The influence of literary sentimentalism can be seen throughout the 19th century, as the aims for inducing readers to feel, evolved in British and American literature. For example, Heidi Renée Aijala explains that “Victorian literature is brimming with sentiment…In [texts by Dickens, Trollope, Gaskell, and Barret Browning] sentimentalism serves as a political and aesthetic tool to transmit emotion across gender, race, and class differences and create a human community based on shared moral feeling” (para 2), and, in defining the genre, The Oxford Companion to Women’s Writing in the United States, discusses how mid-nineteenth century novels, like Harriet Beecher Stowe’s Uncle Tom’s Cabin (1852), were also used to move readers to moral action. Describing sentimental literature, especially Stowe’s novel, the resource explains that such novels “moved a nation to sympathy for the enslaved, and, as much as any other book in American history, prompted hundreds of thousands of readers to become part of an enormous social movement.”
The desire to reach an audience emotionally in order to produce change seems central to both Mary Shelley’s and Logan’s texts, too, especially by generating sympathy through the scenes they craft, which dramatize the failure of seemingly supportive communities to exhibit fellow feeling or compassion. William St. Claire supports the idea that Shelley desired to invoke change through her novel, explaining, “Like virtually everything written by members of the Godwin and Shelley families, Frankenstein had a social, political, and ethical purpose…Frankenstein, [Shelley] hoped and intended, would help to change the perceptions, the knowledge, the understanding, and therefore ultimately the behavior, of those individuals who read or otherwise encountered it” (41). If Shelley’s novel imagines only failures of sympathy being achieved among its characters, perhaps she hoped these failures and her readers’ frustrated desire to see them overcome, could provoke feelings of pity and compassion that would change understanding and behavior; certainly her novel expresses a hope that the medium of language can help individuals achieve fellow feeling, regardless of difference or division. Two hundred years later, “those who otherwise encounte[r]” Shelley’s story may include the mass audience experiencing Logan’s adaptation in Penny Dreadful.11 Logan’s series continues to dramatize the creature’s failure to find community – leaving viewers with a similar feeling of frustrated hope. However, unlike Shelley’s use of language alone to invoke change, perhaps Logan’s visual medium affords his viewers an immediate and rich additional opportunity to see, accept, and experience difference – an opportunity to reach a new collection of individuals with the potential to be changed by a sentimental rhetorical strategy that seeks to induce compassion, beyond the text, for the marginalized and disenfranchised.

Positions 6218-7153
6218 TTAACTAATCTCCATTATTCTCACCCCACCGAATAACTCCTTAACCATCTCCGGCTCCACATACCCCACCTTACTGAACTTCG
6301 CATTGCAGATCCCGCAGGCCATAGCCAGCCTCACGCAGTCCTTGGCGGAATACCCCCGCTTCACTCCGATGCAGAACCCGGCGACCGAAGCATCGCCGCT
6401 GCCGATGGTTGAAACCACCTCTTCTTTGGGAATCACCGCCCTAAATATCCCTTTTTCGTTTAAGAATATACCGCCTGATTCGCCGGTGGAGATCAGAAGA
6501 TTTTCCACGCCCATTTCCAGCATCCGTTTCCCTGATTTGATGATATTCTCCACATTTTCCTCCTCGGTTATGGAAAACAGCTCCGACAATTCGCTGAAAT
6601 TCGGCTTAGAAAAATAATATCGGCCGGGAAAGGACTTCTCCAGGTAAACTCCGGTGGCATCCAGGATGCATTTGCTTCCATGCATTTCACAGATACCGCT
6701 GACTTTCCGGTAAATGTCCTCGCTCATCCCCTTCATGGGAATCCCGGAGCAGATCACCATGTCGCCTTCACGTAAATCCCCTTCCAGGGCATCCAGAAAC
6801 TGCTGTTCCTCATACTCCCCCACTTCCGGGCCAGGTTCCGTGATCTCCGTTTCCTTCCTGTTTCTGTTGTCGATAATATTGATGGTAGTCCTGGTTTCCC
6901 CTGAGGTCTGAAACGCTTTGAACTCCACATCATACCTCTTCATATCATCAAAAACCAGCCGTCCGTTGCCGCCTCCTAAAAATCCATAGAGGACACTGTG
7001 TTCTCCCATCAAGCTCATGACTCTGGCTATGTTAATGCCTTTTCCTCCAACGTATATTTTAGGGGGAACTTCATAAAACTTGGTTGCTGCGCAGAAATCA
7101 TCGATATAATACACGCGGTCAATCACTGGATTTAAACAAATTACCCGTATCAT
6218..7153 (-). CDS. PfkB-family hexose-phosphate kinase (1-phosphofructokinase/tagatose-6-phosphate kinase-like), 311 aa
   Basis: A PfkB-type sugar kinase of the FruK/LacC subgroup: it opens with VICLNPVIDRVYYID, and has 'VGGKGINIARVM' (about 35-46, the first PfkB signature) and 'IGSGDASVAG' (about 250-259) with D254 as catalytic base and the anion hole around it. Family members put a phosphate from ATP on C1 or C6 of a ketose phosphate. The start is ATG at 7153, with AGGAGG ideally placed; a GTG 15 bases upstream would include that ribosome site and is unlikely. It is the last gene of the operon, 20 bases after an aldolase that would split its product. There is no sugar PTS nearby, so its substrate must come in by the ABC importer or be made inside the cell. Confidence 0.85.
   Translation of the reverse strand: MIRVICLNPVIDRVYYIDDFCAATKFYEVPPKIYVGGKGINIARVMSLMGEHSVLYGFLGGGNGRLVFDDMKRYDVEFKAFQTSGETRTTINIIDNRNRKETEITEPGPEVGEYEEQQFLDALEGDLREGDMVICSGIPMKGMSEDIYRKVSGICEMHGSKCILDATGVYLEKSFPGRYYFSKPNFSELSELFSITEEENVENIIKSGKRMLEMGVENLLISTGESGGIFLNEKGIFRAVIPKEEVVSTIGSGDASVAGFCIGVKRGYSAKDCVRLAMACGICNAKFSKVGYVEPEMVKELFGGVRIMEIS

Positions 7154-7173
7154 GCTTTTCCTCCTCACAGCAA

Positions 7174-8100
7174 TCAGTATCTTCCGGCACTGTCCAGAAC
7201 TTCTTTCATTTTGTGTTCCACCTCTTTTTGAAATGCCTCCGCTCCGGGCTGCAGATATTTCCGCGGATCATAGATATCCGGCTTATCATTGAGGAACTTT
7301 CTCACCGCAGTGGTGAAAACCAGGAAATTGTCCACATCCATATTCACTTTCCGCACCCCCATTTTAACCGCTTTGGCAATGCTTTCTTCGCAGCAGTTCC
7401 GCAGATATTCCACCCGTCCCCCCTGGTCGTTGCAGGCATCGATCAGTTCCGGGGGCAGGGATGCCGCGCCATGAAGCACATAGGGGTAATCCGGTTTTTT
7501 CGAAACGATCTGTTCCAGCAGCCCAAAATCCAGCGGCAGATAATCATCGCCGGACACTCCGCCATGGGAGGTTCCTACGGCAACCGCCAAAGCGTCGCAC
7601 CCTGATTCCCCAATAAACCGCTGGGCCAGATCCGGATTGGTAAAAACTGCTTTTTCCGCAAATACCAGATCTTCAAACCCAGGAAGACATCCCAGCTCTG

1 Interest in the adaptation is evidenced by the number of articles recently published on the series. For example, see Sinan Akilli and Sida Ӧz, “ ‘No More Let Life Divide…’:Victorian Metropolitan Confluence in Penny Dreadful” (2016); Barbara Braid, “The Frankenstein Meme: Penny Dreadful and The Frankenstein Chronicles as Adaptations” (2017); Stephanie Green, “Lily Frankenstein: The Gothic New Woman in Penny Dreadful” (2017); Alison Lee and Frederick D. King, “From Text, to Myth, to Meme: Penny Dreadful and Adaptation” (2015); Marie-Luise Kohlke, “The Lure of Neo-Victorian Presentism (with a Feminist Case Study of Penny Dreadful) (2018); Dragos Manea, “A Wolf’s Eye View of London: Dracula, Penny Dreadful, and the Logic of Repetition” (2016); Benajmin Poore, “The Transformed Beast: Penny Dreadful, Adaptation, and the Gothic” (2016); Lauren Rocha, “Angel in the House, Devil in the City: Explorations of Gender in Dracula and Penny Dreadful” (2016). Further, Akilli and Ӧz further confirm the popularity of the series among adaptation scholars, noting Penny Dreadful as achoice for “a favourite all-time and recent (within 10 years) adaptation” among adaptation studies scholars at the 10th Annual Association of Adaption Studies Conference (25).
2 Janis McLarren Caldwell agrees, “ Sympathy, judging from the word’s frequency and weight in the text of Frankenstein, is the major theme and recurrent problem of the novel. Each narrator yearns for or mourns the loss of sympathetic relationship” (263).